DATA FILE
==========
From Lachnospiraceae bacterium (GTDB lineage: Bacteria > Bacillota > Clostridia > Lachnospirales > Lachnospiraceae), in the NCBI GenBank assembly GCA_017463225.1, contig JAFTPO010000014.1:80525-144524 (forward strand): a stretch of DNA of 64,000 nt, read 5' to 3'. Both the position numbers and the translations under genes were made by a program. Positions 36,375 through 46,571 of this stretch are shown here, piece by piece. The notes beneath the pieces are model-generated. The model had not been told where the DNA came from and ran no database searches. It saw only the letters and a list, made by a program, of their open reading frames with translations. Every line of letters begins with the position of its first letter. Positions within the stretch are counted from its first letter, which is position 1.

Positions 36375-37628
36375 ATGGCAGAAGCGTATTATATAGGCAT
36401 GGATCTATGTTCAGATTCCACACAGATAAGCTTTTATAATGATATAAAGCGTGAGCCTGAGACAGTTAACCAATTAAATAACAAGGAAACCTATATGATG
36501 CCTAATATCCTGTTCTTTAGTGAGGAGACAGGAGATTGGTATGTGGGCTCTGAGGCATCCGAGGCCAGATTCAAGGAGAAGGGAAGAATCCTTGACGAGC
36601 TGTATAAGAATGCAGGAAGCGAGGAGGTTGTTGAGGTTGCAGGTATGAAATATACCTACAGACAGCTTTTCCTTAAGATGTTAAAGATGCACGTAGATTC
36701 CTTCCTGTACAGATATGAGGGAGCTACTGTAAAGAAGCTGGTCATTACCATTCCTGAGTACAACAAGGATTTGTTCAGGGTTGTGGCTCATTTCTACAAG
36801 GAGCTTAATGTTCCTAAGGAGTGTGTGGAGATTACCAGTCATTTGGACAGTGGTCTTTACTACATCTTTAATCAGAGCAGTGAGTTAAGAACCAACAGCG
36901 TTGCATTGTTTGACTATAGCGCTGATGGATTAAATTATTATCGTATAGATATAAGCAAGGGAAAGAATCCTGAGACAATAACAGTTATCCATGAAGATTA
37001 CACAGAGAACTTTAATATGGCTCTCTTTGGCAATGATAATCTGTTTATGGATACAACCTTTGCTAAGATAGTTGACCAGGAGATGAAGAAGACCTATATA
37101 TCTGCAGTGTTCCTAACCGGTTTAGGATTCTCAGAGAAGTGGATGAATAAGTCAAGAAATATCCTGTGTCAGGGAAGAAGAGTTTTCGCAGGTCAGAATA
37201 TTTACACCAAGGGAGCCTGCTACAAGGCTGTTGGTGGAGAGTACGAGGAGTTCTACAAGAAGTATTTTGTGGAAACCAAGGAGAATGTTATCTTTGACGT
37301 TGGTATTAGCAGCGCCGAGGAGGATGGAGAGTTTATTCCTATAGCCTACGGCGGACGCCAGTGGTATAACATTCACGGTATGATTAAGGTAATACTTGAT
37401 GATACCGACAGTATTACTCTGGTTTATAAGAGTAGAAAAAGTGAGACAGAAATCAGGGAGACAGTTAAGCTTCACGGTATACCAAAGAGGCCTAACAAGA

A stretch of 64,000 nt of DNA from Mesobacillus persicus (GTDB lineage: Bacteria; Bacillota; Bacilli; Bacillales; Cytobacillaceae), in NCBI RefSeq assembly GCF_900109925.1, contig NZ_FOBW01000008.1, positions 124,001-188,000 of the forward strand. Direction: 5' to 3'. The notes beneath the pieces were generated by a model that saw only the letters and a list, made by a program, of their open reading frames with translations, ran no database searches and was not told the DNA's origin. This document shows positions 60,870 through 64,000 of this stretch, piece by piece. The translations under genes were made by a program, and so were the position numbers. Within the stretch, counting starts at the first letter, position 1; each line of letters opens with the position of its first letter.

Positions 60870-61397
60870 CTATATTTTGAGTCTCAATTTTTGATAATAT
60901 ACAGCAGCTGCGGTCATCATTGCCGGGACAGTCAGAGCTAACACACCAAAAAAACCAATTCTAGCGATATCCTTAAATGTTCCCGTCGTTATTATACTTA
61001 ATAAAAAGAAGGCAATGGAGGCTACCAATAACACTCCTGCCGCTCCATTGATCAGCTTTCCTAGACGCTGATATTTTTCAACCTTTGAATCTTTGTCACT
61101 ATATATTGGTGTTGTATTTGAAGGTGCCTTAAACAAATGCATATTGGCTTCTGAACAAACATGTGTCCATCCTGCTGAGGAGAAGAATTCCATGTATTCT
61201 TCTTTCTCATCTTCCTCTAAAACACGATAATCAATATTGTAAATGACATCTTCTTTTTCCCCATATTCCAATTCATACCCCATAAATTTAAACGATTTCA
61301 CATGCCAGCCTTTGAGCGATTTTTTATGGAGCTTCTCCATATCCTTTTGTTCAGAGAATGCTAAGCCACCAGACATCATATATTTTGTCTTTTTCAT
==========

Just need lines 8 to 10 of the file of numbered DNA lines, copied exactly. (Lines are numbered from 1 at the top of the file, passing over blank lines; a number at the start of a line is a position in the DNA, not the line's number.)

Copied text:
36801 GAGCTTAATGTTCCTAAGGAGTGTGTGGAGATTACCAGTCATTTGGACAGTGGTCTTTACTACATCTTTAATCAGAGCAGTGAGTTAAGAACCAACAGCG
36901 TTGCATTGTTTGACTATAGCGCTGATGGATTAAATTATTATCGTATAGATATAAGCAAGGGAAAGAATCCTGAGACAATAACAGTTATCCATGAAGATTA
37001 CACAGAGAACTTTAATATGGCTCTCTTTGGCAATGATAATCTGTTTATGGATACAACCTTTGCTAAGATAGTTGACCAGGAGATGAAGAAGACCTATATA